• 69.
    Neumann, Nadja
    et al.
    Stockholm University.
    Lundin, Daniel
    Stockholm University.
    Poole, Anthony M.
    Stockholm University ; University of Canterbury, New Zealand.
    Comparative Genomic Evidence for a Complete Nuclear Pore Complex in the Last Eukaryotic Common Ancestor2010Inngår i: PLoS ONE, ISSN 1932-6203, E-ISSN 1932-6203, Vol. 5, nr 10, artikkel-id e13241Artikkel i tidsskrift (Fagfellevurdert)
    Abstract [en]

    BackgroundThe Nuclear Pore Complex (NPC) facilitates molecular trafficking between nucleus and cytoplasm and is an integral feature of the eukaryote cell. It exhibits eight-fold rotational symmetry and is comprised of approximately 30 nucleoporins (Nups) in different stoichiometries. Nups are broadly conserved between yeast, vertebrates and plants, but few have been identified among other major eukaryotic groups.

    Methodology/Principal FindingsWe screened for Nups across 60 eukaryote genomes and report that 19 Nups (spanning all major protein subcomplexes) are found in all eukaryote supergroups represented in our study (Opisthokonts, Amoebozoa, Viridiplantae, Chromalveolates and Excavates). Based on parsimony, between 23 and 26 of 31 Nups can be placed in LECA. Notably, they include central components of the anchoring system (Ndc1 and Gp210) indicating that the anchoring system did not evolve by convergence, as has previously been suggested. These results significantly extend earlier results and, importantly, unambiguously place a fully-fledged NPC in LECA. We also test the proposal that transmembrane Pom proteins in vertebrates and yeasts may account for their variant forms of mitosis (open mitoses in vertebrates, closed among yeasts). The distribution of homologues of vertebrate Pom121 and yeast Pom152 is not consistent with this suggestion, but the distribution of fungal Pom34 fits a scenario wherein it was integral to the evolution of closed mitosis in ascomycetes. We also report an updated screen for vesicle coating complexes, which share a common evolutionary origin with Nups, and can be traced back to LECA. Surprisingly, we find only three supergroup-level differences (one gain and two losses) between the constituents of COPI, COPII and Clathrin complexes.

    Conclusions/SignificanceOur results indicate that all major protein subcomplexes in the Nuclear Pore Complex are traceable to the Last Eukaryotic Common Ancestor (LECA). In contrast to previous screens, we demonstrate that our conclusions hold regardless of the position of the root of the eukaryote tree.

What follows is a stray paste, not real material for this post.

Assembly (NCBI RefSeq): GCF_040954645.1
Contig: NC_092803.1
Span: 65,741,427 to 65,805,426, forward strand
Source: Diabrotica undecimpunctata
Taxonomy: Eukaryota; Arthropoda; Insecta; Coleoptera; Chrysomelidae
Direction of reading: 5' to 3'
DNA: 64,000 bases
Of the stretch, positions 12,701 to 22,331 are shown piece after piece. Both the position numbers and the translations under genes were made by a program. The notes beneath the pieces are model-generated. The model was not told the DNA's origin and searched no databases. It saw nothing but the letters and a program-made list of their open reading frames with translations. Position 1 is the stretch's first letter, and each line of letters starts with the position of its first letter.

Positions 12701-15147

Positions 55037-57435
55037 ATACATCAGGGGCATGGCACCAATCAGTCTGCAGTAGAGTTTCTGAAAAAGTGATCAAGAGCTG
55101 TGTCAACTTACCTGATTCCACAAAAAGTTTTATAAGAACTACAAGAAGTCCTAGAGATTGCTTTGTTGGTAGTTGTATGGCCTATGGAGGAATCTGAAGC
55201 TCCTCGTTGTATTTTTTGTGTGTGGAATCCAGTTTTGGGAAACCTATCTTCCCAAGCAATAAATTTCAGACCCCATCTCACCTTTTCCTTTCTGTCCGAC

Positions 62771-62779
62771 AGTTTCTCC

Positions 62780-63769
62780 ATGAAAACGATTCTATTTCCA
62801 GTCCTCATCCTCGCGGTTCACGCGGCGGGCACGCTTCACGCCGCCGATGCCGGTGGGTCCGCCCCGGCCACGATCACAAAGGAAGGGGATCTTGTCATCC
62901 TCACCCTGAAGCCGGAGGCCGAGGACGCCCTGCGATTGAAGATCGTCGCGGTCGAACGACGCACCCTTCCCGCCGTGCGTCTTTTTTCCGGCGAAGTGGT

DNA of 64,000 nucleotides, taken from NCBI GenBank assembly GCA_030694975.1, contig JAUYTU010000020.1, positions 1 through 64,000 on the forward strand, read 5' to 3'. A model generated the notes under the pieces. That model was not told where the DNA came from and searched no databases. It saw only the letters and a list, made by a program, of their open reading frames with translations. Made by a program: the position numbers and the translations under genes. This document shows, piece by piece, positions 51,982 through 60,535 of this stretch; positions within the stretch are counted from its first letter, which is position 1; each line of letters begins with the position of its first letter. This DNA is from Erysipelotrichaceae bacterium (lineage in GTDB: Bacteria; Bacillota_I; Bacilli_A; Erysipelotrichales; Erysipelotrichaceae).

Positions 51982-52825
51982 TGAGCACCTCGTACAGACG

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  • 70. Nilsson Sköld, H.
    et al.
    Svensson, P. Andreas
    Monash Univ, Sch Biol Sci, Clayton, Vic 3800, Australia.
    Zejlon, C.
    The capacity for internal colour change is related to body transparency in fishes2010Inngår i: Pigment Cell & Melanoma Research, ISSN 1755-1471, E-ISSN 1755-148X, Vol. 23, nr 2, s. 292-295Artikkel i tidsskrift (Fagfellevurdert)
  • 71.
    Nordahl, Oscar
    Linnéuniversitetet, Fakulteten för Hälso- och livsvetenskap (FHL), Institutionen för biologi och miljö (BOM).
    Intraspecific diversity of pike (Esox lucius) in the Baltic Sea and new insights on thermoregulation in fish2018Doktoravhandling, med artikler (Annet vitenskapelig)
    Abstract [en]

    Fish display a fascinating variation in behavior, morphology and physiology among species, among individuals within species, and within individuals over time. A central quest in ecology and evolution is to understand causes and consequences of such variation. This thesis aims to contribute to this knowledge by: (1) investigating the evolutionary processes that shape intraspecific variation among sympatric subpopulations of pike in coastal areas of the Baltic Sea; and (2) exploring whether fish can utilize sun-basking to regulate body temperature and whether this has any consequences for fitness.